In this segment from the Market Foolery podcast, host Chris Hill and David Kretzmann of Motley Fool Rule Breakers and Supernova weigh in on the latest numbers and guidance from Fitbit (NYSE: FIT): The wearables leader beat expectations -- but still lost money -- in the first quarter. And with revenue and device sales down by double-digit percentages, there are real questions about how long its fitness bands can hold consumers' interest.
Can it pivot to a software and services model? Can it survive as a stand-alone company? And perhaps just as key: What can it do to compete with the Apple Watch? The Fools discuss.
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A full transcript follows the video.
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This video was recorded on May 3, 2018.
Chris Hill: Fitbit's first quarter loss was smaller than Wall Street was expecting. Revenue in the quarter would have been more of a bright spot if they didn't immediately follow it up by saying, "Oh, yeah, we have to lower guidance for the current quarter."
David Kretzmann: [laughs] And if revenue wasn't actually dropping. Beating estimates for revenue when revenue is dropping -- I think it dropped 15% or 17% this quarter, it's hard to get excited about that. Beating low expectations isn't something to be extremely proud of. In this case, the number of devices that Fitbit sold dropped 27% to 2.2 million down from three million last year.
A stat that Fitbit puts out there, and I think they put it out there as a positive thing, but I look at it in kind of a different light, 38% of activations of the devices that they sold this quarter -- so, 38% of the devices that were activated this quarter -- came from repeat users. And half of those repeat users were people who were previously inactive with their Fitbit for 90 days or more. I think that just reinforces the issue that Fitbit has. I think a lot of people will buy these devices, whether it's a fitness tracker or a smartwatch, and you might use it for a few months, but then you get to a point where it's just kind of a nuisance, you forget about it, and it's just not a seamless thing to integrate into your daily life.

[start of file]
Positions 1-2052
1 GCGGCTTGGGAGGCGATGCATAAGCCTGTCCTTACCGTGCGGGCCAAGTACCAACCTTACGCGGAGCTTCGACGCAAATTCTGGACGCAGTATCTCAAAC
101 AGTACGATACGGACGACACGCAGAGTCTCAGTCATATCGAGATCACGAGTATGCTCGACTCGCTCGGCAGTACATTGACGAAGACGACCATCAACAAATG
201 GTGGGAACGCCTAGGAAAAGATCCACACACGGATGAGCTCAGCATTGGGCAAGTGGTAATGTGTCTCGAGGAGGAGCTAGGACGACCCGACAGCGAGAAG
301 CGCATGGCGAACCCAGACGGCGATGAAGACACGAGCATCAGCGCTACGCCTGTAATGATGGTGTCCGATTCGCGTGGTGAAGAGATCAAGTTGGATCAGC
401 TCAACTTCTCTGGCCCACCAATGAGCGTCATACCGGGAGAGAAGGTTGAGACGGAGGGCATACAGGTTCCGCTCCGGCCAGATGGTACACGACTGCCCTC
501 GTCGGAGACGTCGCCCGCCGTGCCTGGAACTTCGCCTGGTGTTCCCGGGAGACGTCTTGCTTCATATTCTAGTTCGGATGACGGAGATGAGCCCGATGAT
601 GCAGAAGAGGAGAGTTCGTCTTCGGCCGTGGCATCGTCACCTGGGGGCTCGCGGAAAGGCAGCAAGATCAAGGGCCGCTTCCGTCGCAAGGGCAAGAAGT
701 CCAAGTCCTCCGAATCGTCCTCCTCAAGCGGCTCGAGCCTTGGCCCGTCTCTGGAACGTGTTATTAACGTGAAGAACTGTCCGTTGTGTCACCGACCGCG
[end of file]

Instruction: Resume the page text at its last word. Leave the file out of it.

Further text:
And Fitbit is in the midst of trying to pivot to becoming more of a software and services company, where they're tracking this health data that could work with employers for corporate wellness programs, or work with hospitals and doctors, where you can easily sync up and access a patient's data and health tracking. But the problem with that strategy is, the software and the services will only be valuable if people are using the devices, and Fitbit, up to this point, has not proven that people are actually using these devices on a regular basis.
And you might push back on that by saying, maybe it's the category as a whole, wearables just aren't as flashy or sexy as they were a couple of years ago when it was all the rage. But Apple, again, in the quarter that they just reported, they said Apple Watch sales grew in the double digits. It was a record for Apple Watch in the March quarter. So, Apple Watch is gaining market share, and Fitbit's revenue and their device sales are dropping, so this isn't just an industry problem. This is very much a Fitbit problem.